Tottenham chairman Daniel Levy said the increased cost of the club's new stadium will not affect transfer policy, in a meeting with the club's supporters trust, and that the project was unrelated to the lack of summer signings.
Spurs were targeting a September opening for their new home, which was expected to cost £850 million, and some reports suggested that those costs led to a summer window in which Tottenham made no new signings.
Since then there have been costly delays to the construction scheme, and the current target to begin play is Christmas. But Levy has insisted that transfers are budgeted separately and stated that the difficulty in selling players was the bigger issue during the close-season.
The chairman met with representatives of the Tottenham Hotspur Supporters' Trust (THST) in a board-to-board meeting. The minutes say: "[Levy] explained that the club had based the summer window on certain assumptions that some players might be leaving and certain targets would be available."
The minutes add that "[Mauricio Pochettino] didn't want to sign someone for the sake of it. He felt there were sufficient players in the squad, and that those coming back from injury would be like new signings.
"[Levy] said that, concerning budgets, the stadium won't directly impact on the transfer policy. There is a certain amount earmarked for transfers and the club can only spend what is available. [Levy] also said that transfers were complicated with several variables so it was not possible to work out in advance how much you could spend in a given window.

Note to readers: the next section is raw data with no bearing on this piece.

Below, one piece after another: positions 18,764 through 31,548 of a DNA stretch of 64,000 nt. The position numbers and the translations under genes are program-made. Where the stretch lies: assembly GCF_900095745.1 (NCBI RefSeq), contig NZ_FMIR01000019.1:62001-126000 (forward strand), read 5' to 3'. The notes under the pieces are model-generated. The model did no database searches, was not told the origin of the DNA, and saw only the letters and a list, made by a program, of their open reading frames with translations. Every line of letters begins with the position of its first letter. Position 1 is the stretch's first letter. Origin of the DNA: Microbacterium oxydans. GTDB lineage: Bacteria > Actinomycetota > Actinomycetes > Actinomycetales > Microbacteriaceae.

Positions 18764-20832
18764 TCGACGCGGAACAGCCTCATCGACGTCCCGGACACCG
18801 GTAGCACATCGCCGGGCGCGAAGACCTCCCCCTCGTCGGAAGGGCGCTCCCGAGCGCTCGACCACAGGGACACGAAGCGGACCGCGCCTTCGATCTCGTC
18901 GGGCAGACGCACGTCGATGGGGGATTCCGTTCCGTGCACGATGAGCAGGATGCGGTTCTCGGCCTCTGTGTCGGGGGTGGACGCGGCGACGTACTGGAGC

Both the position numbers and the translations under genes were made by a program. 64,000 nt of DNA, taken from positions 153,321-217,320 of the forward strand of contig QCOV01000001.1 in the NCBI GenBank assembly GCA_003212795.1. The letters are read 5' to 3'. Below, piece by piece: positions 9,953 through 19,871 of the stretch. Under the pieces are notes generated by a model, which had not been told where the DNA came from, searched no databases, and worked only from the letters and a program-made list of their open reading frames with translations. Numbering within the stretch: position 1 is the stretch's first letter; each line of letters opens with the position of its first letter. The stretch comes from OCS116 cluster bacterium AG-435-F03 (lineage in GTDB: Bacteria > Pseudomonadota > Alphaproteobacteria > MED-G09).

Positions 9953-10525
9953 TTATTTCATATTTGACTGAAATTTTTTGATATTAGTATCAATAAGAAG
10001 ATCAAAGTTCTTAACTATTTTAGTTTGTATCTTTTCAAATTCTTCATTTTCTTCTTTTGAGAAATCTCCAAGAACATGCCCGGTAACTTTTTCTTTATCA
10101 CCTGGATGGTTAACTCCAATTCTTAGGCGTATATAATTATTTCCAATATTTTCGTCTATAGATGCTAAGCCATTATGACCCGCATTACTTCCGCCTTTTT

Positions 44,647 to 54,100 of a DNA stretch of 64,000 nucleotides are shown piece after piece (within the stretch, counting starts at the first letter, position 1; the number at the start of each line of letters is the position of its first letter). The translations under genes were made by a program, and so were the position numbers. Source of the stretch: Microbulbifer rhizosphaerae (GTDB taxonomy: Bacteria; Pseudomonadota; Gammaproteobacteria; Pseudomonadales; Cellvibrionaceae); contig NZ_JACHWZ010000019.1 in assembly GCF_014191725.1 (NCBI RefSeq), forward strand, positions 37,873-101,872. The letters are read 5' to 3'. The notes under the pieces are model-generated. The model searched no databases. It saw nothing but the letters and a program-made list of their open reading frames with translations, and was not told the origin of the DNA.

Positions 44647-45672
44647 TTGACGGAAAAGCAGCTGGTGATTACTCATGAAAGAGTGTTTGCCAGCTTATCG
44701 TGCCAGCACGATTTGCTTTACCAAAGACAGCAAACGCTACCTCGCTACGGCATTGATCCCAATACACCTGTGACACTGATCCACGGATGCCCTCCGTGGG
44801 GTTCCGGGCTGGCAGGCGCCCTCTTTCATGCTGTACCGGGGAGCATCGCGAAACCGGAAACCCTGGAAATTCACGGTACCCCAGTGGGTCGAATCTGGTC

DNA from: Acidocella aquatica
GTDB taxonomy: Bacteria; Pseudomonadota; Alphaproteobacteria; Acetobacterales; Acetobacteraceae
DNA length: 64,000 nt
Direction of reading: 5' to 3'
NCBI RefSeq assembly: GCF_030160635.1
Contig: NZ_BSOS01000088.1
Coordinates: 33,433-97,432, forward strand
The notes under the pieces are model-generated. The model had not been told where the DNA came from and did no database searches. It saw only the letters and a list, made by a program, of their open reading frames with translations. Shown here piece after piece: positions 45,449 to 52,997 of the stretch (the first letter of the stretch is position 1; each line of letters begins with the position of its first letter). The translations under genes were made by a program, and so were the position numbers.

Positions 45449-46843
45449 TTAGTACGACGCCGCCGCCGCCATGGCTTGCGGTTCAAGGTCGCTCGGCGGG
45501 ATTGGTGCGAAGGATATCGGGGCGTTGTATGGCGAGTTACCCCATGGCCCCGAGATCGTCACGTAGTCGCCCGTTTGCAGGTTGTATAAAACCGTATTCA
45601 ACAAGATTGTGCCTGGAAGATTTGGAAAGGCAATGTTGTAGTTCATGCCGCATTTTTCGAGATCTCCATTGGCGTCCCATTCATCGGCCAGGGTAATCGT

"[Levy] felt a bit of luck was needed in the transfer window. Spending big did not guarantee success. [Levy] said the club could not do more than it was doing, that they had come a long way and that they needed to be mindful not to stretch themselves too far sometimes."
Asked about the current costs of the stadium project, the minutes state: "[Levy] confirmed the costs had definitely risen and [executive director Donna-Maria Cullen] added that the club was cutting internal costs where possible [campaigns, marketing etc.]."
Spurs representatives at the meeting assured supporters that that they had contingency in the budget, while Levy added that the banks "were being very supportive."
The club plans to provide an update on the stadium project in the next two to three weeks.
During the meeting, "[Levy] clarified that [a naming rights deal] was still under discussion," while he also "explained that any sleeve sponsorship may compromise the value of the naming rights deal, so the naming rights would come first."
Tottenham's new stadium, which features a retractable pitch, has been constructed with the NFL in mind and a 10-year partnership has been agreed whereby Spurs' ground will host at least two games a year.
The north Londoners could offer an attractive and purpose-built base if a franchise was ever established in England's capital city.
There has been concern that any such plans could be undermined if Shahid Khan, who owns the Jacksonville Jaguars as well as Fulham FC, buys Wembley Stadium, which already hosts NFL games.
But the minutes of the board-to-board meeting state: "[Levy] said it wouldn't [impact on Spurs' plans for the NFL] but he is against the sale of Wembley regardless.
"[Levy] felt any London franchise was a long way off but the NFL still had the International Series so there was ample opportunity for Spurs.
"[Levy] wanted to point out that the second pitch wasn't solely an NFL pitch. It was a multi-purpose pitch that was suitable for NFL."